Cuban Medical Team Heading for Sierra Leone to Help Fight Ebola Outbreak

Cuban Medical Team Heading for Sierra Leone to Help Fight Ebola Outbreak

Cuba is known the world over for its ability to train excellent doctors and nurses who can then go out to help other countries in need. Currently there are more than 50 000 Cuban-trained healthcare workers in 66 countries. Dr. Roberto Morales Ojeda, minister of public health, has announced that Cuba will send a medical team of 165 people to Sierra Leone to help in the frontline in the Ebola response efforts. This is the largest offer of a foreign medical team from a single country during this outbreak.

Pictured are Dr. Margaret Chan, director-general of the World Health Organization, and Dr. Roberto Morales Ojeda, Cuba's minister of public health. Photo courtesy of WHO/M. Missioneiro. 

Cuba is known the world over for its ability to train excellent doctors and nurses who can then go out to help other countries in need. Currently there are more than 50 000 Cuban-trained healthcare workers in 66 countries. Dr. Roberto Morales Ojeda, minister of public health, has announced that Cuba will send a medical team of 165 people to Sierra Leone to help in the frontline in the Ebola response efforts. This is the largest offer of a foreign medical team from a single country during this outbreak.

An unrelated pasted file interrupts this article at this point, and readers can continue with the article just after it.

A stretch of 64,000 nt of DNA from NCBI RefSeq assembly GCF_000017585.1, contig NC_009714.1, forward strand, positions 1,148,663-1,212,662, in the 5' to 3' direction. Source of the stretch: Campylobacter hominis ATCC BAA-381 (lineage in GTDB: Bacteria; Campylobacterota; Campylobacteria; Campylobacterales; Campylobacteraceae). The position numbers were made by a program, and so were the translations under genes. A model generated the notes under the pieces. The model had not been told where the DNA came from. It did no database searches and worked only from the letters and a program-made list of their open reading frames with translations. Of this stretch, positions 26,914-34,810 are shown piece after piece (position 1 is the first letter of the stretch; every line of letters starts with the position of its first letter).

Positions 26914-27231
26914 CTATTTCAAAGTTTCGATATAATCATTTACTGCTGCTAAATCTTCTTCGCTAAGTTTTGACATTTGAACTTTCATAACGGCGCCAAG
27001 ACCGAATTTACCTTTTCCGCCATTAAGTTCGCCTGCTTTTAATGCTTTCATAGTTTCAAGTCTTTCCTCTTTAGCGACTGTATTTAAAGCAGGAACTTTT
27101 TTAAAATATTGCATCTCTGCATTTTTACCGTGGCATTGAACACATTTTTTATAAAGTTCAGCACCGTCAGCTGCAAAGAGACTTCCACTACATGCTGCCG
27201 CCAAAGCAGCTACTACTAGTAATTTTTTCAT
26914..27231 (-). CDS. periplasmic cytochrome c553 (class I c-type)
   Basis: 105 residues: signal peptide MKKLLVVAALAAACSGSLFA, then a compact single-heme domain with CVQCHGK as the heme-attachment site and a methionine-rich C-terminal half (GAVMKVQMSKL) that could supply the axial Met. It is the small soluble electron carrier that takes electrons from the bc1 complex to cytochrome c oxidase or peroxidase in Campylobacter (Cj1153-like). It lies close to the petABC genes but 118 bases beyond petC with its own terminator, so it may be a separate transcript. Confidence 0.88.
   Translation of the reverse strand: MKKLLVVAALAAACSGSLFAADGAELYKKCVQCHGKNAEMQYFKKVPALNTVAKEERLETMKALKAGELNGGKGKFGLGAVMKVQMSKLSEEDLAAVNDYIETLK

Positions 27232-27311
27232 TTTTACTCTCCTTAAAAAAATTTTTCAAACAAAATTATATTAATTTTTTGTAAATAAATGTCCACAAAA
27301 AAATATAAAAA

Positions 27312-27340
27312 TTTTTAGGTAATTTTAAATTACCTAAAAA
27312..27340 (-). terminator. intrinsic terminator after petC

“Money and materials are important, but those two things alone cannot stop Ebola virus transmission,” says Dr. Margaret Chan, director-general of the World Health Organization (WHO). “Human resources are clearly our most important need. We need most especially compassionate doctors and nurses, who will know how to comfort patients despite the barriers of wearing personal protective equipment and working under very demanding conditions.”

The Cuban team consists of 100 nurses, 50 doctors, three epidemiologists, three intensive care specialists,  three infection control nurses and five social mobilization officers, all overseen by epidemiologist Dr. Jorge Juan Delgado Bustillo.

All of the Cuban healthcare workers have more than 15 years’ experience and have worked in other countries facing natural disasters and disease outbreaks. Some of the workers have already been working in Sierra Leone and Guinea for some years and are willing to continue their service there.

Once they have all followed WHO-standard infection control training in Cuba, the team will pack supplies of PPE and travel to Sierra Leone in early October. They will stay there for six months, working in shifts in smaller teams in Ebola treatment centres and community clinics.

Dr. Bruce Aylward, assistant director at WHO, says, “Those of us who have been working on the response efforts at WHO know how truly valuable this offer is. Many countries have offered money but no other country has offered such a large number of workers to go in and help do the most difficult jobs in this crisis.”

Source: WHO

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